When I was writing Queen of the Underworld, I wanted to be totally inside the life of my 22-year old protagonist as she lived it during her first ten days as a newspaper reporter in the Miami of 1959, sharing a hotel with the new Cuban exiles, who believed, as she did with them, that Castro would soon lay an egg and they would go home again.
I named her Emma Gant—the Gant after Thomas Wolfe’s voraciously ambitious Eugene Gant; the Emma after Jane Austen’s eponymous heroine, about whom Austen told a friend when beginning the novel: “I am going to take a heroine whom nobody but myself will much like.”
Like Emma Woodhouse, my Emma Gant gets a crash course which takes her from self-delusion toward self-recognition. Notice I say “toward,” not “to. Her self-discovery is only beginning at the novel’s close, when she finds herself exiled, practically overnight, to the Broward Bureau. Both heroines also share a spunky self-regard which often leads them to trample on the rights of others. However Emma Woodhouse has a corrective mentor (and a future husband) in Mr. Knightley, while Emma Gant has neither.
I decided not to practice 20-20 hindsight by having a later, wiser Emma looking back on her apprenticeship. I also decided against distancing myself from her foibles with authorial irony. Whatever my Emma thought and did, I would write, without smoothing over or prettifying. I let her be her complete, eager, resentful, vainglorious young self, determined to prevail as a writer. (Product Warning: If you would rather not remember your own youthful follies and overweening ambitions, this book may not entertain you.)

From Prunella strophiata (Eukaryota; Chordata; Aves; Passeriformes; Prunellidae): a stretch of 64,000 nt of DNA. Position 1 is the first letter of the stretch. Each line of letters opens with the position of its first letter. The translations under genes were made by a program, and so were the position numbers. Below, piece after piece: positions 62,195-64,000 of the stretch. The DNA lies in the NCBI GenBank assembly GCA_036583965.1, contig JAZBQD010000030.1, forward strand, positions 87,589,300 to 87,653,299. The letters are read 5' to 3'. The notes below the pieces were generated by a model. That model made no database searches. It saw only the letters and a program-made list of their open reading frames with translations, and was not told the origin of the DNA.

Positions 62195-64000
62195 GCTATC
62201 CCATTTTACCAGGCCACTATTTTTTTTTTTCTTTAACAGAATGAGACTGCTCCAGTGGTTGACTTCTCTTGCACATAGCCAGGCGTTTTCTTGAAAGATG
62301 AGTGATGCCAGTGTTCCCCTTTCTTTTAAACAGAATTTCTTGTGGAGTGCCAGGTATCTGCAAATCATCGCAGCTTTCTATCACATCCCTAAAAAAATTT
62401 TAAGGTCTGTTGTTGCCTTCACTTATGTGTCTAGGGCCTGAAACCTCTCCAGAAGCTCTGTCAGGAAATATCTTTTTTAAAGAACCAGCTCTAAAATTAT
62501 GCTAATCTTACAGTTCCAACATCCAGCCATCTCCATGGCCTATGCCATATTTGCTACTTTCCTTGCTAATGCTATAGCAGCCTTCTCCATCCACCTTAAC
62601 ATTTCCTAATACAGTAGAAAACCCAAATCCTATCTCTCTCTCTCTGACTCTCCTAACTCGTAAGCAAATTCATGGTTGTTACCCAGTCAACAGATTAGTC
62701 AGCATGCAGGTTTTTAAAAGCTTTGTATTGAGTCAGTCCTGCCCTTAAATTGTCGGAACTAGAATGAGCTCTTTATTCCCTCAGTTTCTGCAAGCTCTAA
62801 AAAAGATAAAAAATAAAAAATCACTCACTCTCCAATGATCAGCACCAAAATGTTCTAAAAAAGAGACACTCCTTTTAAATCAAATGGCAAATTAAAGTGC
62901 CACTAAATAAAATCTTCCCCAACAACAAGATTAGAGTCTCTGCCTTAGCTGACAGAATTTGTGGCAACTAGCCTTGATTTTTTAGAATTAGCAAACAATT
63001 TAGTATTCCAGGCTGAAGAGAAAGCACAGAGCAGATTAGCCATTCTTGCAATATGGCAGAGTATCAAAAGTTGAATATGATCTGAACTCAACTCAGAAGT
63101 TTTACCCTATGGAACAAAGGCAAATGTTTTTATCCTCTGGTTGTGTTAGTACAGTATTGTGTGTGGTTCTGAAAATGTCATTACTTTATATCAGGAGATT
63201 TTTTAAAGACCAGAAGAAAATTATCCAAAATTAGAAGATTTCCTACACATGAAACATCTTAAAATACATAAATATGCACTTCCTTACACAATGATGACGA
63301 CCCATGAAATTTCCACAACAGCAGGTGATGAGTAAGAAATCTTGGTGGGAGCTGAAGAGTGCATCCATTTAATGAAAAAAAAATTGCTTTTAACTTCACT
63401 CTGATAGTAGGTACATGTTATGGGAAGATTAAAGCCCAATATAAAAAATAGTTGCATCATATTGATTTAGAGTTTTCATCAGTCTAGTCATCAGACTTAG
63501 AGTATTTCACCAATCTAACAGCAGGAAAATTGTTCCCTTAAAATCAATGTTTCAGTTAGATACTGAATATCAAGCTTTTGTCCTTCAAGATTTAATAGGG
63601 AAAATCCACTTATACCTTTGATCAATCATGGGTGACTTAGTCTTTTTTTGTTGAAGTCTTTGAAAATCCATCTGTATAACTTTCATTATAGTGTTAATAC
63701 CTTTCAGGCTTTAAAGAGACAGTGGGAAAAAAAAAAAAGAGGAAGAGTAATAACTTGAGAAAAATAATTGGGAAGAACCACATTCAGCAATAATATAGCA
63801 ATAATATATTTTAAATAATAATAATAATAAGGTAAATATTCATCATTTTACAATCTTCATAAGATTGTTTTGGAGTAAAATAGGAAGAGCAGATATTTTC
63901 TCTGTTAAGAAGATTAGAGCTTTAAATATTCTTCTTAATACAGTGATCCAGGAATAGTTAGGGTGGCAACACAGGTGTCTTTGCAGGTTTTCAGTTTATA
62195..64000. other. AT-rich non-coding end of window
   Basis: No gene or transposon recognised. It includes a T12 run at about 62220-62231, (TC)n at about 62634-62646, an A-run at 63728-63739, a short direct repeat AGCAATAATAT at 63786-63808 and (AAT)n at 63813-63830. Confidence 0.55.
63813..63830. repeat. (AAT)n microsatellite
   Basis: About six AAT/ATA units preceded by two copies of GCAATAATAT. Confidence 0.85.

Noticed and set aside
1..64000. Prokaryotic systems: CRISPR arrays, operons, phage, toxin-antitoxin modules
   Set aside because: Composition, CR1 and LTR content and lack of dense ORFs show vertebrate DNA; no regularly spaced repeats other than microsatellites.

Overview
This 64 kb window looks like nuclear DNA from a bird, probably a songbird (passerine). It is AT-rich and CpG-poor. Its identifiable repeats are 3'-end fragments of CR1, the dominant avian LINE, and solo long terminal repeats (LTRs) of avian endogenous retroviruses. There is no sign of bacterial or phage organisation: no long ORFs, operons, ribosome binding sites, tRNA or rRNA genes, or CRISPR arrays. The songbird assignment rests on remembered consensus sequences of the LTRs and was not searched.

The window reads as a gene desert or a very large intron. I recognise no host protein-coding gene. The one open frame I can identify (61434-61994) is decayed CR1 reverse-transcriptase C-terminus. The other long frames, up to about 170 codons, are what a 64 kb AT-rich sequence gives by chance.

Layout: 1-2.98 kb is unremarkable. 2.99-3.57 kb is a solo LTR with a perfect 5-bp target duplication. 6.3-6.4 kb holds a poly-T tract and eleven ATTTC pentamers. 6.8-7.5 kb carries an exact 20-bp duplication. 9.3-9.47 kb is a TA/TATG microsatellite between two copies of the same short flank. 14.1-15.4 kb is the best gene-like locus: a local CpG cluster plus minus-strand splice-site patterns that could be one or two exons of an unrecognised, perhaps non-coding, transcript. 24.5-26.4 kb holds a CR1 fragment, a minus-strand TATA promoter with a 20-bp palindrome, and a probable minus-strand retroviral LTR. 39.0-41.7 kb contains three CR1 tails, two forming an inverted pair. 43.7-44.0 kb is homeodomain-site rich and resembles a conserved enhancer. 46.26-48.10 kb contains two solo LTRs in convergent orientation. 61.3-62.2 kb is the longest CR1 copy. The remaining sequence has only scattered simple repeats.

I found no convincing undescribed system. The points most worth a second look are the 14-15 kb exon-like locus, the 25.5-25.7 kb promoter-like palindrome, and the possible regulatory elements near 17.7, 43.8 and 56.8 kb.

I also wanted to show Emma’s emerging creative methods, what people and stories attracted her so much she couldn’t stop spinning them forward in scenes of her own. And, conversely, how she recognized when a story idea was “not for her.”
And I wanted to give her, even in her low moments, the certainty that I so love in young unpublished Fleur Talbot, the heroine of Spark’s Loitering With Intent: “The thought came to me in a most articulate way: ‘How wonderful it feels to be an artist and a woman in the twentieth century.’ That I was a woman and living in the twentieth century were plain facts. That I was an artist was a conviction so strong that I never thought of doubting it then or since; and so, as I stood on the pathway in Hyde Park in that September of 1949, there were as good as three facts converging quite miraculously upon myself and I went on my way rejoicing.”
Queen of the Underworld also has some elements of the picaresque novel, the autobiographical narrative of a roguish character, usually young, moving through adventures and associating with people of all types who serve as models or warnings, stepping stones or hindrances. The picaresque novel always rises out of a specific time and place and depicts a society and an era in realistic detail. The first picaresque novel, The Life of Lazarillo de Tormes and his Fortunes and Adversities, published anonymously in 1554, was a mordant, satirical tale narrated by an orphan boy determined not to starve in scheming, church-haunted, poverty-ridden, mid-sixteenth century Spain. He learns from, but is not defeated by, each of his mentors, or mentor/obstacles, from the shrewd blind man to the miserly priest to the proud but hungry squire to the mendicant friar to the greedy seller of indulgences. Lazarillo survives with his natural candor intact. He ends his career as Toledo’s town crier (an early form of journalism!)
Though Emma Gant probably wouldn’t classify herself as a rogue, she readily admits to her hard-earned stash of self-advancing “weaponry.” After the dashing Major Erna Marjac, an Army recruiter, proudly confides to Emma on the train to Miami that “Weaponry is opening up to women in an unprecedented way,” Emma privately inventories her own “arsenal” to date, the weapons she resorts to under duress: “guile, subterfuge, goal-oriented politeness, teeth-gritting staying power, and the ability, when necessary, to shut down my heart. Forces had been mobilizing inside me for the past eleven years to do battle with anything or anybody who might try to usurp me for their purposes again.”